I have not had a Harley in 8 years, but I really hope that they succeed. An American brand and American workers.
 

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I must have been lucky? I had three Harleys, and they were the most reliable machines I have ever owned. Never put a nickle into them besides normal maintenance. They were as reliable as my Japanese bikes. The only brand I had that was not reliable was a BMW. I would like to know how many on this forum have had Harleys and what type of reliability problems they have had with them. My brother, who rode for 57 years and had 6 Harleys never had a mechanical problem. His only complaint was for some reason, he got numerous flat tires with them.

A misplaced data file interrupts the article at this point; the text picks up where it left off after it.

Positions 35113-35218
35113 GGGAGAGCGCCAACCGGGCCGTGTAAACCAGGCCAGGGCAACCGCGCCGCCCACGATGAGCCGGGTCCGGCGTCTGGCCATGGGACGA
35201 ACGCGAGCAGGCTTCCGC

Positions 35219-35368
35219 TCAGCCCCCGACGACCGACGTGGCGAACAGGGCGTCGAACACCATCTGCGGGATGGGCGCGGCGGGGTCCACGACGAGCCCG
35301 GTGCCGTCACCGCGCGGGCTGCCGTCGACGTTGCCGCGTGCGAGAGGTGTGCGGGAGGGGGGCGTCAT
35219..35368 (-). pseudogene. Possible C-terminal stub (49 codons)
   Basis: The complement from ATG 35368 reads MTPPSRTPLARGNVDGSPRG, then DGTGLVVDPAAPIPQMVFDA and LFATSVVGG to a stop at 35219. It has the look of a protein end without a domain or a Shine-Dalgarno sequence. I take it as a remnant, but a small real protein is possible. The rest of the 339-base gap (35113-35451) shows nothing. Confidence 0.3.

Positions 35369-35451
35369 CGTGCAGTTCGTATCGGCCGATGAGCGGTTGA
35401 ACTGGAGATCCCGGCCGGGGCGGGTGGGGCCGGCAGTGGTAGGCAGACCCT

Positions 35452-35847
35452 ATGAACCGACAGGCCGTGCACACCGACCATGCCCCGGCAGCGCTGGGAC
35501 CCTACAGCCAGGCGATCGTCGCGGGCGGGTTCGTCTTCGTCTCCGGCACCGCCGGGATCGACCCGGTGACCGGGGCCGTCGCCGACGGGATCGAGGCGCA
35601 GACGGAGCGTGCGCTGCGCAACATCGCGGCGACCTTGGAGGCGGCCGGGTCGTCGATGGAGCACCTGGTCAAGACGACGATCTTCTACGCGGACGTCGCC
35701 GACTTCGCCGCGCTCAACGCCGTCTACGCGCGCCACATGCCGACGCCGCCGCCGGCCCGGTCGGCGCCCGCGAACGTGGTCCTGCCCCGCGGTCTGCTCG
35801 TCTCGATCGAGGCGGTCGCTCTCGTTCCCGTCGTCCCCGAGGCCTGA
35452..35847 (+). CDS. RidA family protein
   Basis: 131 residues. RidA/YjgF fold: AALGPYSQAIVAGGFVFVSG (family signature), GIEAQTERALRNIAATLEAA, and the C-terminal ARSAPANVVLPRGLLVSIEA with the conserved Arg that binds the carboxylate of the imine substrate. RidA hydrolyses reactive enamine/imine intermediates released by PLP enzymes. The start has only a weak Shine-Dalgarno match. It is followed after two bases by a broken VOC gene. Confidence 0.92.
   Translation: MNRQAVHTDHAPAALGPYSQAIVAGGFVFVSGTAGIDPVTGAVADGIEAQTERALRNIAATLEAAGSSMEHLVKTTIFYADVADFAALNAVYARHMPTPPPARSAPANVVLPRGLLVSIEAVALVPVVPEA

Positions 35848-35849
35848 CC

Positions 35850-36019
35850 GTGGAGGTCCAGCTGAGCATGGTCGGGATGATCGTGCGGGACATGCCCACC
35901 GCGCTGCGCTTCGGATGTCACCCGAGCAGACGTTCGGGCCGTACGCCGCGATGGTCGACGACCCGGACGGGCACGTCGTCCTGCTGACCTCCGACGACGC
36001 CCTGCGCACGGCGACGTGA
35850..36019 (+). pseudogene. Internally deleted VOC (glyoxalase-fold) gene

I have not had a Harley in 8 years, but I really hope that they succeed. An American brand and American workers.
I feel the same way. I've owned 7 Harleys since 1999. The only bike I did not like was the 2020 Lowrider, which was now on the softail frame. I had it for 6 months and traded it in for a 2016 Ultra Limited. Before the 2020 Lowrider I had a 2016 Softail Heritage Classic. I wish I had never traded that in for the 2020 Lowrider. Lesson learned.

Here is my Heritage Classic
86760


Then my 2020 Lowrider
86761


and now my current 2016 Ultra Limited
86762


and of course my 2014 CTX700N
86763